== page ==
After years under development, automated vessel technology has reached a new level of maturity and offers many of benefits for exploration and inspection above and beneath the waves. Are automated vessels and ROVs ready to become offshore operators’ first choice?
In February, Offshore Technology reported subsea survey company Ocean Infinity had launched a subsidiary, Armada. This new company will specialise in producing automated surface vessels carrying subsea remotely operated vehicles (ROVs), which can be used for underwater inspection. In March, geological survey company Fugro announced it would work with Sea-Kit International on developing drone ships.
GlobalData analyst Ravindra Puranik said: “Typically, these ROVs are tethered to a support vessel using umbilical for power and manoeuvring. Lately, companies are devising different approaches to minimise or eliminate the requirement on support vessels and umbilical, thereby making these vessels ‘autonomous’.
“This is providing improved flexibility in conducting offshore inspections as operators are no longer dependent on the availability of support vessels, which is particularly useful during storms and other emergencies. Moreover, autonomous vessels also enhance worker safety while reducing the carbon footprint during these operations.”
Better communication can move offshore workers back to land
ROVs depend on reliable connectivity to a human pilot somewhere in the world who can step in when automation fails. Both Armada and Fugro are focusing on piloting from onshore facilities.
Norwegian company Kongsberg Maritime provides automated vessels as well as other seaborne services.
General manager for product development Ketil Olaf Paulsen told Offshore Technology: “The key to responsiveness and flexibility is connectivity. By maintaining secure, reliable communication links, there is no reason why an autonomous ship cannot change destination or alter its passage plan as easily as a crewed vessel. For an entirely autonomous and unmanned vessel, the captain is still in charge, but the bridge has effectively moved to the shore.”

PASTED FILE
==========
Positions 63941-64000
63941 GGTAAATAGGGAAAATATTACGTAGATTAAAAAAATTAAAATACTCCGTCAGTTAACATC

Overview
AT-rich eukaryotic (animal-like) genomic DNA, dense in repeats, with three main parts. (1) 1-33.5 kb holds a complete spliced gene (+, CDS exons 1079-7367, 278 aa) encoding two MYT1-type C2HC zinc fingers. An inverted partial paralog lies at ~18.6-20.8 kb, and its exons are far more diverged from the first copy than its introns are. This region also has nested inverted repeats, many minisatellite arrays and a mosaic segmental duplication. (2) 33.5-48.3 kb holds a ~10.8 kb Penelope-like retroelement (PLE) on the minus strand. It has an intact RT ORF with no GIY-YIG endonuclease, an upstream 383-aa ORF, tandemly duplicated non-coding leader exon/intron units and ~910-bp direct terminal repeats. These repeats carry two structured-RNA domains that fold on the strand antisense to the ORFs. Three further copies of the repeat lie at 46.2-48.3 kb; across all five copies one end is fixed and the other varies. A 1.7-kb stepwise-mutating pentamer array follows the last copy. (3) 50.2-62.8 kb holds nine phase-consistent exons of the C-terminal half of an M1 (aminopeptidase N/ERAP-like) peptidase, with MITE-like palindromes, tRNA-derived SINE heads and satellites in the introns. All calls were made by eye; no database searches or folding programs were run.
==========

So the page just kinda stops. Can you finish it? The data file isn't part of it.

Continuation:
For the offshore industry, automation could mean fewer people required to leave land for their work. Many new vessels are electric, and the hope is that in time automation could be cheaper than a manually piloted vessel.
Autonomous underwater vessels (AUVs) are more common for offshore applications than unmanned surface vessels (USVs). Fugro maintains a large fleet of AUVs to carry out seismic surveys. Several equipment and service providers, such as Oceaneering, TechnipFMC, and Saipem, operate fleets of ROVs for subsea inspections.
“Autonomy is in its infancy” – technology is evolving rapidly
Norwegian company Equinor has developed subsea garages, allowing ROVs to remain permanently housed below the water line on offshore platforms. The garages feed ROVs via umbilicals, drawing power from the platforms they are attached to.
Paulsen continues: “Autonomy is in its infancy. In the near future we expect to see both autonomous unmanned vessels and manned vessels with a high degree of autonomous functionality taking over more and more ferry and short-sea routes. As these vessels and similar projects demonstrate the benefits of autonomous functionality, the industry will grow rapidly.
“We live in a global economy of which shipping is an essential part, so the efficiency and more environmentally-friendly operation facilitated by autonomy is guaranteed to be a growth area.
“Reliability is improving all the time through digitalisation. By monitoring every aspect of a vessel’s systems, both crewed and autonomous ships can detect degraded performance and advise remedial action before serious problems occur.”
GlobalData’s Puranik says the use of artificial intelligence (AI) and machine learning is leading to better navigation and automation for vessels. He said: “The fusion of sensor technologies and AI would facilitate in enhanced data collection for inspection and surveying in offshore environments. This would minimize the deployment of personnel for performing these tasks, thus vastly improving HS&E in oil and gas operations.”
Paulsen said: “Autonomy is an evolving technology, but the key point is that with increased levels of digitalisation and reduced crew requirements, voyages can be optimised for maximum efficiency and sustainability. For long routes, vessels can travel more slowly if they are carrying non-urgent cargo, arriving just in time and hence saving fuel and avoiding queues of idle ships outside ports. For short sea routes, efficient ship operation is likely to gain popularity as a means to move cargo from shore to sea.
“Autonomy is the future. Whether on land or sea, autonomy is the clear way forward to increase efficiency – both in economic and environmental terms – and to reduce incidents caused by human factors.”